Research can take many forms, but an easy way is to simply conduct a web search for the topic or people you are looking to connect with. Sometimes in your search, you might find a shared connection you have with that person who can help introduce you. You might also get several of your questions answered by reviewing online information and some people have their online profiles on LinkedIn or Advisors Hub. You might also find shared affinities that can help create a better connection with your selected contact.
Now that you have some information from your research you can start to conduct outreach to your selected connections. Most likely you will reach out to them via email, but this template can be adapted for social media messaging or even phone calls.
Dear Meredith Pepin, Associate Director;
My name is Erik Pavesic, and I am in my first year at MIT hoping to study Biological Engineering. I found your contact information through the alumni directory. As I am still learning about possible careers, I noticed that you also studied Biological Engineering and might have some insights into the possible career pathways that I might explore.
I would like to ask if you are free for a 20- to 30-minute informational interview so I can learn more from you on this topic. We could meet virtually or over the phone.
Thank you for considering my request and I hope to hear from you soon.
As you continue outreach, revise and refine your approach. Avoid a template outreach request as it may appear inauthentic to the recipient. Take a few moments between messages to go through the steps above to make certain your request will catch the attention of your prospective connection.
It is highly probable that not all of your outreach attempts will yield success. Remember that effective networking takes time, effort, and persistence. For the ones who do, be prepared to be respectful of their time, and it never hurts to show gratitude. In being respectful of their time, you may want to limit your requests to simple asks like an informational interview or seeking guidance on your resume. Over time, you may be able to advance your connections into more mutually beneficial relationships, but at the start simply be grateful for any time they can provide.
For the outreach attempts that don’t yield a response, that’s okay. Some people might not regularly check the email that you found for them, or some might not have time at the moment. Likewise, a “no” may simply mean a “not now” and so do not feel that you need to cross them off of your list right away. Instead, plan when you might want to follow up, and be respectful for any support they can offer you at this time.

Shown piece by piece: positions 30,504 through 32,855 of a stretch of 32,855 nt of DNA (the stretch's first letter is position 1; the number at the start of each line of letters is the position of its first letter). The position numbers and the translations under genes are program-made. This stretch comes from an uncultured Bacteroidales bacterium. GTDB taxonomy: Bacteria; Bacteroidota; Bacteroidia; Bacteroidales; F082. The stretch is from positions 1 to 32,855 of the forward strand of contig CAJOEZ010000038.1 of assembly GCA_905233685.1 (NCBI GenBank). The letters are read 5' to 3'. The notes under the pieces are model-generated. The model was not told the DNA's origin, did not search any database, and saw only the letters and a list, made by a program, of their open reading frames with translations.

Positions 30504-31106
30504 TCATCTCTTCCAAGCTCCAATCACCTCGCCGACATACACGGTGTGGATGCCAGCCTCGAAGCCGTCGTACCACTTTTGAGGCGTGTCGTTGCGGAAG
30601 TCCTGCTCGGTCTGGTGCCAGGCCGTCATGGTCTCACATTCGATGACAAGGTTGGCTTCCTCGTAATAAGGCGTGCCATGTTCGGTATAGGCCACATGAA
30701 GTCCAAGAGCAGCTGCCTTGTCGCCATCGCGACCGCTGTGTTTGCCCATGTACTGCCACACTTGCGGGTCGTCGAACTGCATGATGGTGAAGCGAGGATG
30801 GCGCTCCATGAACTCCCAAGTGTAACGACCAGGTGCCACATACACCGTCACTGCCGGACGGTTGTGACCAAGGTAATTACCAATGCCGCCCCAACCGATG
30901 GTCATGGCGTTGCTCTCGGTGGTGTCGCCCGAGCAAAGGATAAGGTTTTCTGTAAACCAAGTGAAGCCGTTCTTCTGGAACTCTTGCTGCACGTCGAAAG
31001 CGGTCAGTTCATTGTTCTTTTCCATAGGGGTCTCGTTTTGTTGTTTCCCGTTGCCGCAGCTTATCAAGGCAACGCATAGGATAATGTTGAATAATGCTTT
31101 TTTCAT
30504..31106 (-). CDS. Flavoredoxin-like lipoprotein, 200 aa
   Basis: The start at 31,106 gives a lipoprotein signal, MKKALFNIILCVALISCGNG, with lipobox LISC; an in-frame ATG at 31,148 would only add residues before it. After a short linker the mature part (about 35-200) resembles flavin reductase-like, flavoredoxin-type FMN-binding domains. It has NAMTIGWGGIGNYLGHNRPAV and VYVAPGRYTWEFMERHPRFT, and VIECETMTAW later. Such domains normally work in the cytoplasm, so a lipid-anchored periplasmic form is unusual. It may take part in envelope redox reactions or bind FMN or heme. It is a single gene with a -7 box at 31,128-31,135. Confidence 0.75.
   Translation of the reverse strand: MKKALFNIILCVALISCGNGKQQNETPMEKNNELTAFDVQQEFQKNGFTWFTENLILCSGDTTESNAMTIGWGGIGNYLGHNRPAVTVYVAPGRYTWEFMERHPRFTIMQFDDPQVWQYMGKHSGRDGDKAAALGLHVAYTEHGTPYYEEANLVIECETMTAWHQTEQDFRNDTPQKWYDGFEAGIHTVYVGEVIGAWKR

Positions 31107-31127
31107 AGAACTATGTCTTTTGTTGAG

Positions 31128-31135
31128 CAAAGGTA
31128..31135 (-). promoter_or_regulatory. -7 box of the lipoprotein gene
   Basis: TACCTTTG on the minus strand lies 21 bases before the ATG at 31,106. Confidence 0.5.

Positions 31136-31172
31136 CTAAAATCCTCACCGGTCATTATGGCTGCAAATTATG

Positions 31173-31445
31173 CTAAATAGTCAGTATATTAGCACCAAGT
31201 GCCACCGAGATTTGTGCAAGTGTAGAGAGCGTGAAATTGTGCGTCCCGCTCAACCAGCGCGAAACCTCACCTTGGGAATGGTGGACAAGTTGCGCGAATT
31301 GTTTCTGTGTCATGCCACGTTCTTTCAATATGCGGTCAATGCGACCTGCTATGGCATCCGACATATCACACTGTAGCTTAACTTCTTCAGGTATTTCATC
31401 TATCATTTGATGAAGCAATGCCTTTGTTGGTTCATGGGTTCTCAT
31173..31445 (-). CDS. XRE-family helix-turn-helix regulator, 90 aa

Maintaining your Network
Now that you are in your first year at MIT, you might realize that your connections from before coming to MIT are changing. People you may have interacted with daily in high school might be more of an occasional text or email now. Connections will change over time, so it is important for you to be aware that maintaining your connections is just as important as growing them in the first place.
Thankfully there are a variety of ways to keep your network engaged. I find that gratitude is one of the simplest ways to maintain your network—and might present a variety of ways to keep connected. A simple thank you note following an informational interview is always recommended. As you grow and develop in your career, sending them a quick update along with additional gratitude for how their insight and recommendations helped is always nice to hear.
If you are connected with them on social media and LinkedIn, celebrating their own career growth and advancement might be a way to stay connected. With more and more of us gaining familiarity with video tools like Zoom, it is easy to schedule a quick chat with former colleagues and coworkers no matter where they might end up in the world.
Are all connections important to hold on to? Not necessarily. Even friendships change over time as people move, change jobs, and get older. You may start to feel like certain connections become less relevant to your career over time, and that is okay. Regardless of how your connectivity with others change, always be polite and grateful for them having been in your life. Afterall, your connection with them might have helped you get to where you are today.
One Last Networking Note
If you haven’t already realized, CAPD is another connection you can have in your network. Feel free to reach out to us if you need advice, information, or referrals.